Financial advisers were sought to be brought under regulatory oversight through Investment Adviser (IA) Regulations, 2013. The intent of the regulation seemed to be to avoid conflict of interest, as much as possible. To that end, segregation of the activities and arms length dealings were central to the regulation. Also, the regulation sought to raise the bar with certain basic level of education and experience (graduation with five years of experience or a post-graduation, for example) and an appropriate certification such as being a certified financial planner (CFP). The regulation also wanted advisers to understand clients’ situation enough to enable them to select suitable products through proper procedures, after doing risk profiling.
19 May, 2015
In the interest of consumers
Advisers were now expected to be fiduciaries. They were to collect their fees only from the clients they advise, and any perceived conflict needed to be conveyed to the clients.
It also wanted the adviser to maintain records properly, do yearly audits for compliance, and be prepared for inspection by the market regulator. In essence, the regulations have tried to create a new class of advisers, who are better than the existing crop.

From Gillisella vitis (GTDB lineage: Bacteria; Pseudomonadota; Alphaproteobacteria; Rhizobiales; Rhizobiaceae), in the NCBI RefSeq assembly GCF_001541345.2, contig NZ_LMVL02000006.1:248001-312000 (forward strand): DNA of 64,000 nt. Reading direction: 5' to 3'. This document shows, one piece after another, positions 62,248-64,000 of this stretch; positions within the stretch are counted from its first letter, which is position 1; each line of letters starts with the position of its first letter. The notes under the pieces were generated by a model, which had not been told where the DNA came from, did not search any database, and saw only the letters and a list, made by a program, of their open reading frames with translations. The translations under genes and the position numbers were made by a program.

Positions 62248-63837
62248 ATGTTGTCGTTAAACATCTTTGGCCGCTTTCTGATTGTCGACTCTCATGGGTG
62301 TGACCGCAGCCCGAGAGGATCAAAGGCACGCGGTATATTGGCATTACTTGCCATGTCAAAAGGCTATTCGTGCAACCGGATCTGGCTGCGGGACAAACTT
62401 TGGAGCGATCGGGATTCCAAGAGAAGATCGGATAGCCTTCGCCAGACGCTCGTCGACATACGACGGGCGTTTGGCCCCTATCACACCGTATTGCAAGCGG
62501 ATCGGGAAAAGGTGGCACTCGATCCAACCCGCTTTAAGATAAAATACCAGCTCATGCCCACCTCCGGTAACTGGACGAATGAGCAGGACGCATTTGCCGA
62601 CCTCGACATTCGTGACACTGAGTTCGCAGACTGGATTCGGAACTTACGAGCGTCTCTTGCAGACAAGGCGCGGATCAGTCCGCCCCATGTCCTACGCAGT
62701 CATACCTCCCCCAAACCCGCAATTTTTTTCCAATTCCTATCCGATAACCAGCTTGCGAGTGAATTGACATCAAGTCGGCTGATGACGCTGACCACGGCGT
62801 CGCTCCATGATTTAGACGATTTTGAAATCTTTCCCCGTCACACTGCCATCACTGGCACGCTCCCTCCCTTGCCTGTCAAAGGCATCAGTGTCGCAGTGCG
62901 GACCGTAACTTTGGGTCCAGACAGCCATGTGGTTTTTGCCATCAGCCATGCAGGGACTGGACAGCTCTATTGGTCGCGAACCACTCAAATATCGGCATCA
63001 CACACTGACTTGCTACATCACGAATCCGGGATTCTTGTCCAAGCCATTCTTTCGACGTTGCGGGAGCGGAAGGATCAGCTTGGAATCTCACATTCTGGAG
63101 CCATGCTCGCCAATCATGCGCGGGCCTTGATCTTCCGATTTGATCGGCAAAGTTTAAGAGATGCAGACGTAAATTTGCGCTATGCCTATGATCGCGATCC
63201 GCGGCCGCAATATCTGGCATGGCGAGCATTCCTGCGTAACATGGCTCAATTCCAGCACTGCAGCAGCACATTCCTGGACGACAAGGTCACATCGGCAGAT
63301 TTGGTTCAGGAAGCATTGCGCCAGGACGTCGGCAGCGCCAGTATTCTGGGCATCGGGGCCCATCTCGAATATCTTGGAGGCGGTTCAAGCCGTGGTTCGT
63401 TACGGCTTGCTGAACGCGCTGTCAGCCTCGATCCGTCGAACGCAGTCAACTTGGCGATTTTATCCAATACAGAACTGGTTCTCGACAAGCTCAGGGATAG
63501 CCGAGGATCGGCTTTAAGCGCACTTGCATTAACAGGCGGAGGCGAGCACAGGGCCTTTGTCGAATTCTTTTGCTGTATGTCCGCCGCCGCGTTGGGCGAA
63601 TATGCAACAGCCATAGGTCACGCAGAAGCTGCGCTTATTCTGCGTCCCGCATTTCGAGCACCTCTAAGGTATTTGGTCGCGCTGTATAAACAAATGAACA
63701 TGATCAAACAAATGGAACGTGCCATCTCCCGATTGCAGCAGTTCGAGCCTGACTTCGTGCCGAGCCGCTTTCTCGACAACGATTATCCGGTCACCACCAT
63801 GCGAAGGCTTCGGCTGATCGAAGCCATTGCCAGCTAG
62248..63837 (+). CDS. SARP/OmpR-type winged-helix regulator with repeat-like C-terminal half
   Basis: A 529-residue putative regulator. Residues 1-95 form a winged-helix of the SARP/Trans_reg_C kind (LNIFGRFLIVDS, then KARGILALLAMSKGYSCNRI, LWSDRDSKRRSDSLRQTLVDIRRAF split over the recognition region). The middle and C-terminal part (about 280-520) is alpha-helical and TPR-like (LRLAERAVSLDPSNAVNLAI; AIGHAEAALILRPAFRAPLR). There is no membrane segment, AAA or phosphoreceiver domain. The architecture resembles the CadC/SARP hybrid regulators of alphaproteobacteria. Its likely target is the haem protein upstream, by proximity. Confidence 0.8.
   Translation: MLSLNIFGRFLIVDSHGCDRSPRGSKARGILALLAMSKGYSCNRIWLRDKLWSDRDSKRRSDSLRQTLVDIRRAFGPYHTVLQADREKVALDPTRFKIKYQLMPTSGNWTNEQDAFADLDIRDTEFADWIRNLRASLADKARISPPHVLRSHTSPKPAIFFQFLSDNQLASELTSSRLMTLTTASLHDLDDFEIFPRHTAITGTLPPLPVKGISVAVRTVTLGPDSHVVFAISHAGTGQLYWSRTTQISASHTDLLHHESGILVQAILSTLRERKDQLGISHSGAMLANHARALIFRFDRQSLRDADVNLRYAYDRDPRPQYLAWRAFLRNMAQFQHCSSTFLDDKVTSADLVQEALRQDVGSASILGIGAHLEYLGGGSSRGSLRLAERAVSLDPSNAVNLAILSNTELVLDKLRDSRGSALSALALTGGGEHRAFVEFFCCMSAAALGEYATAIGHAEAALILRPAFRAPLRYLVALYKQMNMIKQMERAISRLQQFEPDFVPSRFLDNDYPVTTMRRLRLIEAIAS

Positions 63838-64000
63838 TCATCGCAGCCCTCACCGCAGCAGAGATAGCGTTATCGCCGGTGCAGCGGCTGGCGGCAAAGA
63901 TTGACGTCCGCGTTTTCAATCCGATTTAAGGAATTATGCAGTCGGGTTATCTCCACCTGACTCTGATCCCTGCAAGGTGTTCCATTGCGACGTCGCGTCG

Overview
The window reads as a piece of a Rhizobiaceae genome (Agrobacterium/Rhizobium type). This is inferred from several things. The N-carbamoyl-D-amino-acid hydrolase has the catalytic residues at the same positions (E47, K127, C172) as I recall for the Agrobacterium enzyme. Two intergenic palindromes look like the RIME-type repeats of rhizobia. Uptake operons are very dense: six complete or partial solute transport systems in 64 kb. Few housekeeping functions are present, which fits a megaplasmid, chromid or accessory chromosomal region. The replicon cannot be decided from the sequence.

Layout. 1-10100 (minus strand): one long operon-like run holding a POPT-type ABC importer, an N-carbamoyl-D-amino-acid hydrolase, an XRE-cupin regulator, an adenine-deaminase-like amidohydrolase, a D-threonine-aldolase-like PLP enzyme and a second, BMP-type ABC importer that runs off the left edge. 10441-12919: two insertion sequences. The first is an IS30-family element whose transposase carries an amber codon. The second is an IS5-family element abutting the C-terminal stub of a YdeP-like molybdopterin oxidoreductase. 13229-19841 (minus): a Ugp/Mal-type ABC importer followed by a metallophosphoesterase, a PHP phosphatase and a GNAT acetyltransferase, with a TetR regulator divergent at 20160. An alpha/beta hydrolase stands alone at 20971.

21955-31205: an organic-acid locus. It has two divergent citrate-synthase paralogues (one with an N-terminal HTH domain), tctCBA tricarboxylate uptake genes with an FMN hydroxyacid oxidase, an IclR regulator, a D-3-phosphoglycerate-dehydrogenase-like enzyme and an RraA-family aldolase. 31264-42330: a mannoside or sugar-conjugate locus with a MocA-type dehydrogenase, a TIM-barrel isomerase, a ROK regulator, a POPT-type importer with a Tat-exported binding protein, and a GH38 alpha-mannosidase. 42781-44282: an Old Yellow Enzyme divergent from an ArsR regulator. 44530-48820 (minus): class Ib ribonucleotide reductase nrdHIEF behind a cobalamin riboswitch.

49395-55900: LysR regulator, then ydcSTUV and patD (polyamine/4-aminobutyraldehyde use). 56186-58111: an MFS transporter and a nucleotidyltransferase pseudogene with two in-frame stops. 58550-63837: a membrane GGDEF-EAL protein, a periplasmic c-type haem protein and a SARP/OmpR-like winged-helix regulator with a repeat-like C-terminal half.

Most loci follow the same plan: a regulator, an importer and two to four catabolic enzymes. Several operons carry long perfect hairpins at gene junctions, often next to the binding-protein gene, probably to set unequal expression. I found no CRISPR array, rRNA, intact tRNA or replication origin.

So, what went wrong? Why are there just about 200 investment advisers in the system, even after two years? Is it that the regulations are so onerous that people are getting scared? Is it that the compliance costs are too high while the potential benefits of registering as an IA too little? Is it that collecting fee from the clients is an idea whose time has not come?
The answer is partially yes to all the three questions above. But these are not the only reasons.
The regulations were not clear about what kind of segregation is permissible, what is the definition of “arm’s length”, or which are the structures that are kosher in terms of effecting proper segregation. Companies are struggling with issues such as what constitutes a separately identifiable division, what kind of Chinese Wall needs to be erected, who can be a compliance officer, and many more. Most people are grappling with these issues. Those who contact the regulator for clarification have been getting different answers from different people, which adds to the confusion. Hence, many financial advisers are sitting on the fence.
Apart from being ambiguous, the regulations expect advisers and their representatives to be compliant with certain education, experience and certification requirements. Also, the data collection and record keeping rigour in terms of following processes and keeping a record of advice given require a lot of work, which pushes up the cost. Various processes need proper software support—for research on products advised, risk profiling, record keeping, planning, and others. For all these efforts, what do they get? Most reckon, it may not be much since most clients may not have still heard of these regulations and may not know enough to appreciate the higher standards that the new advisers have to comply with.